Archive for Thursday, May 27, 1999


May 27, 1999


A 165,000-square-foot center for retail shops and professional offices shouldn't be allowed at the northwest corner of Sixth Street and Folks Road, planning commissioners decided.

Having already lost plans for a $20 million hospital, the owners of a 30-acre field in northwest Lawrence are facing denial of their plans for an upscale retail-and-office center.

Lawrence-Douglas County planning commissioners rejected a rezoning request early this morning that would have allowed sisters Maryan Tebbutt and JoAnne Taylor to develop a 165,000-square-foot center -- a center unlike anything Lawrence has ever seen.

"It would be the Lawrence, today, version of the Country Club Plaza," Tebbutt said.

But commissioners, speaking through their 7-2 vote, would have nothing to do with supporting zoning for a planned commercial district at the northwest corner of Sixth Street and Folks Road, a site originally planned for a $20 million for-profit hospital owned and operated by Columbia/HCA Healthcare Corp.

The hospital plans are gone now, after Lawrence city commissioners rejected a conditional-use permit that would have allowed the company to compete directly with the city-owned Lawrence Memorial Hospital.

Although planning commissioners had backed the hospital plan in 1995, they couldn't get behind the commercial plan. Many feared construction of a half-mile-long strip of commercial shops along a prime gateway to Lawrence.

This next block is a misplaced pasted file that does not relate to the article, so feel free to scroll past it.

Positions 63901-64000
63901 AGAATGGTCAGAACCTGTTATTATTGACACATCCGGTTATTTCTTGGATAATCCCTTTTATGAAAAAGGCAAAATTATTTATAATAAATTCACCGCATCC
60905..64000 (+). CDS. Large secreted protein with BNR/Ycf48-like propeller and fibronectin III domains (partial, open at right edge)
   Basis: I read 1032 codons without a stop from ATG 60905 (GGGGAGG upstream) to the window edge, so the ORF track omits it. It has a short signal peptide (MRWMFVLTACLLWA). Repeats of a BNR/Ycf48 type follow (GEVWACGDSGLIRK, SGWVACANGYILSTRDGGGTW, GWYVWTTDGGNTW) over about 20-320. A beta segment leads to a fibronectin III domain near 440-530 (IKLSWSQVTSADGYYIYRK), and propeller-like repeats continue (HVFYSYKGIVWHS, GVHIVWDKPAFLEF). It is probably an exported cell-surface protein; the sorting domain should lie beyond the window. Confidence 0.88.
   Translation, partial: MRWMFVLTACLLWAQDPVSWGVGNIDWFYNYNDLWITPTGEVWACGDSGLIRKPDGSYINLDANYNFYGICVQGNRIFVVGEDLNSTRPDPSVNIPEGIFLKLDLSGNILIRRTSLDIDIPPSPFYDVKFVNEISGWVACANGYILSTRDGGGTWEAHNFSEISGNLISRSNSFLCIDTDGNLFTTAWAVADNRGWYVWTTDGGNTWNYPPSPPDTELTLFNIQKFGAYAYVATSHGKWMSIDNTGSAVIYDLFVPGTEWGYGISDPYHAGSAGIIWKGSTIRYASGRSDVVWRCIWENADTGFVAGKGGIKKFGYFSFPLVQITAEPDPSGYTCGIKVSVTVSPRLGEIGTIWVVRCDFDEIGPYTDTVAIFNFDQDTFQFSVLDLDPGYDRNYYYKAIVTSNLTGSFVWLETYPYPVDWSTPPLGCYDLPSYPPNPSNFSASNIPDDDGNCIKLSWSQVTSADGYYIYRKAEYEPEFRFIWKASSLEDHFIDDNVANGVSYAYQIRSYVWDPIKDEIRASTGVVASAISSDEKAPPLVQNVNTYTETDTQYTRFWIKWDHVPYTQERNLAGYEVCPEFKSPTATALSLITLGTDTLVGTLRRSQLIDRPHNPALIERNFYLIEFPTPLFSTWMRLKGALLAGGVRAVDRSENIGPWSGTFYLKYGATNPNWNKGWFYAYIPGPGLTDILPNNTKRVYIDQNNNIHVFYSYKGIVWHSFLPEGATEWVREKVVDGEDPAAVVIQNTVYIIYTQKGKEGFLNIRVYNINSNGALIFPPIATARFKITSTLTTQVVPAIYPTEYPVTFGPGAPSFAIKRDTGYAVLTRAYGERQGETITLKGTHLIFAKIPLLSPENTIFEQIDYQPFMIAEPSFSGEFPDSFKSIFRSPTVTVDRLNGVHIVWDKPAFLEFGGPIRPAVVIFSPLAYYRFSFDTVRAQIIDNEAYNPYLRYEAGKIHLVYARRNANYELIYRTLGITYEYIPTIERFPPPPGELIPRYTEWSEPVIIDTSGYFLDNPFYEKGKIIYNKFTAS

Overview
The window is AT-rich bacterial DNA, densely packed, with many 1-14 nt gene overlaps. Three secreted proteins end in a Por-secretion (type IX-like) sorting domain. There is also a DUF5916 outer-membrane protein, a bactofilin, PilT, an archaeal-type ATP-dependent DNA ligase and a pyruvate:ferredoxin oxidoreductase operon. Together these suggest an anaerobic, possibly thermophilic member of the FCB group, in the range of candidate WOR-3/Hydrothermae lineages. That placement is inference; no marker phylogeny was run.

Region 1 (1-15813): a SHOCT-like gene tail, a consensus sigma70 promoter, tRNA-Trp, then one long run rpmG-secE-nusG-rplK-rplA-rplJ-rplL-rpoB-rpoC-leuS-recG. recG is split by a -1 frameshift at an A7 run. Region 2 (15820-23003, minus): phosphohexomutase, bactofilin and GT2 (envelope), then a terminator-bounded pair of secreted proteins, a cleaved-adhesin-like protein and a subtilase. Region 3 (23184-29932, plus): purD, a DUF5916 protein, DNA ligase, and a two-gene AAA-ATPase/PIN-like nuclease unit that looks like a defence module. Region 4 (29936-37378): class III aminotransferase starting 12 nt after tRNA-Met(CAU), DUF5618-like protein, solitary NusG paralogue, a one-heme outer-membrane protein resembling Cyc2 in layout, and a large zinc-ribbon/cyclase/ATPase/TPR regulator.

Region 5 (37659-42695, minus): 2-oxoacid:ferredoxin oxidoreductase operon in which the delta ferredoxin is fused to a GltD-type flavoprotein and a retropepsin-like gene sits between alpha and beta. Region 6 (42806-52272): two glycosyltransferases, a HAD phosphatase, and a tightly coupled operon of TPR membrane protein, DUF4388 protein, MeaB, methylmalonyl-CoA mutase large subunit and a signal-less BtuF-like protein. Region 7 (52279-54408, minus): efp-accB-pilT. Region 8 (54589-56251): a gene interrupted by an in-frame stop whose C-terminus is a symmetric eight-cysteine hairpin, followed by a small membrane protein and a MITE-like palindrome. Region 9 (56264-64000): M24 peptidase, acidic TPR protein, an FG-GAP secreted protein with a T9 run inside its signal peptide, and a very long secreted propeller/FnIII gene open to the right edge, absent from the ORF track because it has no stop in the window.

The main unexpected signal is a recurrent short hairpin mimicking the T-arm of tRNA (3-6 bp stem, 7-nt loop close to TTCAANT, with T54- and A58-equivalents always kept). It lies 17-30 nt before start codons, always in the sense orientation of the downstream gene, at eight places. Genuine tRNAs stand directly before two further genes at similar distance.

Besides, all of the city's long-range plans -- including Horizon 2020 and the Northwest Development Plan -- specifically recommend against allowing commercial development to creep so far away from the intersection of Sixth and Wakarusa Drive, said Andrew Ramirez, chair of the planning commission.

"This invites strip commercial," he said. "It flies in the face of Horizon 2020. It's poor planning. For all those reasons, it's a bad idea."

By rejecting the application for planned-commercial zoning, planning commissioners agreed to support rezoning the property from its current agricultural designation to one that would allow for development of offices.

But Price Banks, attorney for Tebbutt and Taylor, argued that office zoning was the last thing Lawrence needs right now. There's already enough property available in the area for at least 250,000 square feet of professional offices, he said, and that doesn't even include the numerous vacancies in office buildings already constructed.

"There's a glut of inventory," Banks said.

Instead, Banks' clients had sought to develop the property as follows, using planned-commercial zoning:

  • Phase I: 85,000 square feet of retail space, including a bank, on 10 acres by spring 2001.
  • Phases II and III: 40,000 square feet of retail shops and services, plus another 40,000 square feet of professional offices. Those phases would wait until the springs of 2003 and 2004, respectively.

Those plans are up in the air now, however, as the owners decide what to do. The planning commission's decision goes to the Lawrence City Commission for approval in a few weeks.

"We don't know what we'll do next now," Tebbutt said.

-- Mark Fagan's phone message number is 832-7188. His e-mail address is

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